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And reasons for loving libraries

Nothing about the divorce has ever surprised The Legal Genealogist.

My parents — who were married 73 years ago tomorrow — were as different as chalk and cheese.

He was formal German immigrant. She was folksy U.S. southern — of the West Texas variety.

He was raised as an only child, his only sibling having died before he was born. She was the fifth-born of 12 children, and the fourth of 10 to survive to adulthood.

He was a college graduate, with a degree in engineering. She dropped out of high school to work in the war effort.

He liked fried chicken livers and limburger cheese. She liked fried okra and biscuits and gravy.

He fell asleep watching the 10 o’clock news. She fell asleep watching the sunrise.

Even in appearances they were total opposites. He was blue-eyed and blond, at least as a child. She was dark-eyed and dark-haired — and pretty close to three inches taller.

No, it wasn’t a surprise at all that they divorced. The surprise was that they stayed together as long as they did — and since they’d been married 26 years when they called it quits, I always kind of wondered if they just wanted to see what kind of a 25th anniversary party the kids would throw for them.

Be that as it may, that marriage is just one of the reasons why — as a genealogist — I so adore libraries.

Because it was at the library in Golden, Colorado, that I finally got the details of that marriage.

You see, the marriage record I’d received from Jefferson County, Colorado, had nothing more than the absolute basics: the date, the names of bride and groom and two witnesses, and the utterly illegible signature of the minister who performed the marriage. No church identification. No specific location for the marriage.

Now don’t get me wrong: I’m glad to have the marriage record. But hey… I’m a genealogist. I want more.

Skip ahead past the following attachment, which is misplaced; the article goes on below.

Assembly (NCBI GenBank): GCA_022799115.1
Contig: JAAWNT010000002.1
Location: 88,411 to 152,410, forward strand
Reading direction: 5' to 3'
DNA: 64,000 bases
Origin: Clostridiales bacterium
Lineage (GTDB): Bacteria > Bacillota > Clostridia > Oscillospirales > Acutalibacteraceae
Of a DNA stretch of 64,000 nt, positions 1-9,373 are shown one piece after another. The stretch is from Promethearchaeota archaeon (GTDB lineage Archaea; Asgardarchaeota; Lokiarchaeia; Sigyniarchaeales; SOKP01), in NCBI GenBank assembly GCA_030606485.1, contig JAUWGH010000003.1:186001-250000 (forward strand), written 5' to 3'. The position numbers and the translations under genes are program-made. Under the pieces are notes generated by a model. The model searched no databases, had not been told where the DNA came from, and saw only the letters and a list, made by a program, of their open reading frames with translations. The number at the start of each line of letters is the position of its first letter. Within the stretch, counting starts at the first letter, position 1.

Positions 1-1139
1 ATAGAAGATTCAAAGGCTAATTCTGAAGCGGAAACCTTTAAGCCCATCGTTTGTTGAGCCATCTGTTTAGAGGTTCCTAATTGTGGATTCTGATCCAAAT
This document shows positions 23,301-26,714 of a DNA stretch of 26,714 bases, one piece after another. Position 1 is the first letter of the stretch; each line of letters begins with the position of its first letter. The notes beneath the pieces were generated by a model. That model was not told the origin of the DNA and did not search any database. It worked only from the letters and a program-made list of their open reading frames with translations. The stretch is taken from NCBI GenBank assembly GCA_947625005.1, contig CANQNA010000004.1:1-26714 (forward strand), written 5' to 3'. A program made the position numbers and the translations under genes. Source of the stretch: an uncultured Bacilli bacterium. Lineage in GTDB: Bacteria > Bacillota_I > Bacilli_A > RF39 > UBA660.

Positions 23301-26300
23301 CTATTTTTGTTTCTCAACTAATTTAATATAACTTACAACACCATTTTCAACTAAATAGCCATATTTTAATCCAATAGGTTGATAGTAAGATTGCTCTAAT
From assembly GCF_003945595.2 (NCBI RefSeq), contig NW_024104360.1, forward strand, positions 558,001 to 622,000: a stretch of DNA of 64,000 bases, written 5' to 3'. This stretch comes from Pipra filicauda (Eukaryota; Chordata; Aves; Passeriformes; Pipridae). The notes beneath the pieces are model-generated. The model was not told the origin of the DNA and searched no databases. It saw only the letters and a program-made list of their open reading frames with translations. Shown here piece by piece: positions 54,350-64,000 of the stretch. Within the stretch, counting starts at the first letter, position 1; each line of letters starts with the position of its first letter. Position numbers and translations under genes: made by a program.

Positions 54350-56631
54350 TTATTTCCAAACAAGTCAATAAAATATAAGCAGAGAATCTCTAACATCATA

At the time I began that research, of course, none of the local newspapers was online. And the marriage didn’t make the big leagues, the Denver papers.

But when I managed to grab a day or two on a western trip to get to the Golden, Colorado, Public Library… oh yeah.

Paydirt.

announcement

Today, you can read it online now at the Colorado Historic Newspapers Collection. On page 5 of the January 22, 1948, Colorado Transcript.

At the time, it was only on microfilm.

Only at the Golden library.

Where a pair of very helpful librarians helped me find it.

Miss Hazel Irene Cottrell of Golden, daughter of Mr. and Mrs. Clay R, Cottrell of Midland, Tex., will be united in marriage to Mr. Hugo Herman Geissler of Chicago, at an informal wedding to be solemnized in the First Presbyterian Church in Golden at 4:30 o’clock Saturday afternoon, January 24.

The Rev. Lance A. Mantle will perform the double ring ceremony … Miss Cottrell will be given in marriage by her cousin, Mr. Fred Gottlieb of Santa Fe, N.M., and her sister, Miss Carol Raye Cottrell will attend her as maid of honor. Mrs. George W. LeMaire will be soloist. Professor George LeMaire will be the bridegroom’s best man.

Yes, there’s more, but that’ll give you a taste.

Sigh… we really do love libraries as genealogists.

This is just one of the reasons why.

Getting a taste for the chalk and cheese that were my parents, at their wedding, 73 years ago tomorrow.


Cite/link to this post: Judy G. Russell, β€œChalk and cheese,” The Legal Genealogist (https://www.legalgenealogist.com/blog : posted 23 Jan 2021).

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